Abstract
Extracorporeal life support (ECLS) weaning is a complex interdisciplinary process with no clear guidelines. To assess ventricular and pulmonary function as well as hemodynamics including end-organ recovery during ECLS weaning, we developed a standardized weaning protocol. We reviewed our experience 2 years later to assess its feasibility and efficacy. In 2015 we established an inter-professional, standardized, stepwise protocol for weaning from ECLS. If the patient did not require further surgery, weaning was conducted bedside in the intensive care unit (ICU). Most of the weaning procedures are guided via echocardiography. Data acquisition began at baseline level, followed by four-step course (each step lasting 10 min), entailing flow-reduction and ending 30 min after decannulation. Moreover, data from the preprotocol era are presented. Between May 2015 and 2017, 26 consecutive patients (18 male), median age 177 days (2 days-20 years) required ECLS with median support of 4 (2-11) days. Excluding eight not weanable patients, 21 standardized weaning procedures were protocolled in the remaining 18 children. Our generally successful protocol-guided weaning rate (with at least 24-h survival) was 89%, with a discharge home rate of 58%. Practical application of the novel standard protocol seems to facilitate ECLS weaning and to improve its success rate. The protocol can be administered as part of standard bedside ICU assessment.

PMID: 29423912 [PubMed - indexed for MEDLINE]

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Efficiency of the home cardiac rehabilitation program for adults with complex congenital heart disease.

Congenit Heart Dis. 2018 Sep 14;:

Authors: Bhasipol A, Sanjaroensuttikul N, Pornsuriyasak P, Yamwong S, Tangcharoen T

Abstract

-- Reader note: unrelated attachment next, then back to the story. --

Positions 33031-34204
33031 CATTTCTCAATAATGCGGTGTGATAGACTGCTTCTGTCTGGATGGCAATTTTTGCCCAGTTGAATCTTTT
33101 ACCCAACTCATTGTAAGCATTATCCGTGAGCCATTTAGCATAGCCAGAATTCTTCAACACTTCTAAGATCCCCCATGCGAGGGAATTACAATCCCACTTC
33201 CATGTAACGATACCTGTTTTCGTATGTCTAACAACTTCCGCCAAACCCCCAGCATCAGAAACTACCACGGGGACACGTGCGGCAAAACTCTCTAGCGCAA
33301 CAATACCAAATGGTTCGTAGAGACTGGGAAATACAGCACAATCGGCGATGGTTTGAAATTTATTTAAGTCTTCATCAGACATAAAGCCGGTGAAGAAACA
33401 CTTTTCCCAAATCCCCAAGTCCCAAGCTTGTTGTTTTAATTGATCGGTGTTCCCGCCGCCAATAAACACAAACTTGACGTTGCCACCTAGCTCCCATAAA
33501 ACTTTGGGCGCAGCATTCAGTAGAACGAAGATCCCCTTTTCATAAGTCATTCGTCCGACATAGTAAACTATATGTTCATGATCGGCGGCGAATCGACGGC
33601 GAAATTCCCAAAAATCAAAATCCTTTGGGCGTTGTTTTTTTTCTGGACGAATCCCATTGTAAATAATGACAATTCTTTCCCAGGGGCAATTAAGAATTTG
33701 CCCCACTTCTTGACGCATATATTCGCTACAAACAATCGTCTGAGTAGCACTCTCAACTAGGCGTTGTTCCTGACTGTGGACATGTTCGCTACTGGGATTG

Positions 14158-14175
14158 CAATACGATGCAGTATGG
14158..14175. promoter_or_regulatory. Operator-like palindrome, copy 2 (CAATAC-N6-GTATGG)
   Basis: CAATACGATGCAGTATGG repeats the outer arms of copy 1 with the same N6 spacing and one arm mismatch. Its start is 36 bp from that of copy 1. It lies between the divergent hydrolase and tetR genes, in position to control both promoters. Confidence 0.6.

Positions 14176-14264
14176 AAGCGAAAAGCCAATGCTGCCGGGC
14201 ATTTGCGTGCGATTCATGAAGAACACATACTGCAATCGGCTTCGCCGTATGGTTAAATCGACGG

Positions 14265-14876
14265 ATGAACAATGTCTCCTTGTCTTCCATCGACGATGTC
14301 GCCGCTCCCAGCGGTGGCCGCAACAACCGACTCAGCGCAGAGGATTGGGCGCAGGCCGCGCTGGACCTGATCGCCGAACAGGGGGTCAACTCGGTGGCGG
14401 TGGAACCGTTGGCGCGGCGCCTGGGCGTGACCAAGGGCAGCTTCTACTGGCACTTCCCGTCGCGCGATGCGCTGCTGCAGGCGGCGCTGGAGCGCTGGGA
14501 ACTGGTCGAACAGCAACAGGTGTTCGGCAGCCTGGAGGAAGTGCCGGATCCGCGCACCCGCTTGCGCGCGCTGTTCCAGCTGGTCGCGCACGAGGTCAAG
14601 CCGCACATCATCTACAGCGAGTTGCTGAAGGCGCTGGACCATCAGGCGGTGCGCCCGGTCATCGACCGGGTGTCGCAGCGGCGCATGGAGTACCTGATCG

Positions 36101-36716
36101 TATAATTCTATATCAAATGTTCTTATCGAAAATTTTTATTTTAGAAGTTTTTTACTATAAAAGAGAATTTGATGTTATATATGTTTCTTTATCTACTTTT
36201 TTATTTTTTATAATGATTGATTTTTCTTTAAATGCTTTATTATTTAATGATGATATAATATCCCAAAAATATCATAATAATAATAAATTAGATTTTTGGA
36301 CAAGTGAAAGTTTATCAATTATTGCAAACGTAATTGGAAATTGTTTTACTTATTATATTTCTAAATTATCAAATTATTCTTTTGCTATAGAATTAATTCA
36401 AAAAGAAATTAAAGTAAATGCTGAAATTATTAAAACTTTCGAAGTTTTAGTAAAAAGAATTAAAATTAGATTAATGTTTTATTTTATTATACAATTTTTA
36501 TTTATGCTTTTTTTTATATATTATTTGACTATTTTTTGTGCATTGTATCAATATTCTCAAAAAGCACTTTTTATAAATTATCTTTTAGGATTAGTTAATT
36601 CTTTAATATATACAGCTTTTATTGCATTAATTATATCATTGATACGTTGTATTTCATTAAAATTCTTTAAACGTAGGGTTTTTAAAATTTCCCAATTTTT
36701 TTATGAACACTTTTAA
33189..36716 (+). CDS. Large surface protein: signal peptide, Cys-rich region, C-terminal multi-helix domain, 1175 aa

OBJECTIVE: We aimed to study the efficiency and safety of once-a-week outpatient rehabilitation followed by home program with tele-monitoring in patients with complex cyanotic congenital heart disease.
DESIGN: Prospective nonrandomized study.
METHOD: Patients who have been diagnosed either Eisenmenger's syndrome or inoperable complex cyanotic heart disease and able to attend 12-week cardiac rehabilitation program were included. Training with treadmill walking and bicycling under supervision at cardiac rehabilitation unit once-a-week in the first 6 weeks followed by home-based exercise program (bicycle and walking) with a target at 40%-70% of maximum heart rate (HRmax) at pretraining peak exercise for another 6 weeks was performed in the intervention group. Video and telephone calls were scheduled for evaluation of compliance and complication. Data from cardiopulmonary exercise testing (CPET) on cycle ergometry including peak oxygen consumption (peakVO2 ), oxygen pulse (O2 pulse), ventilatory equivalent for carbon dioxide (VE/CO2 at anaerobic threshold), constant work-rate endurance time (CWRET) at 75% of peak VO2 , and 6-minute walk distance (6MWD) were compared between baseline and after training by paired t test.
RESULT: Of the 400 patients in our adult congenital heart disease clinic, 60 patients met the inclusion criteria. Eleven patients who could follow program regularly were assigned home program. There was a statistically significant improvement of CWRET, O₂ pulse, and 6MWD after finishing the program (P = .003, .039, and .001, respectively). The mean difference of 6MWD change in the home-program group was significantly higher than in the control group (69.3 ± 47.9 meters vs. 4.1 ± 43.4 meters, P = .003). No serious adverse outcomes were reported during home training.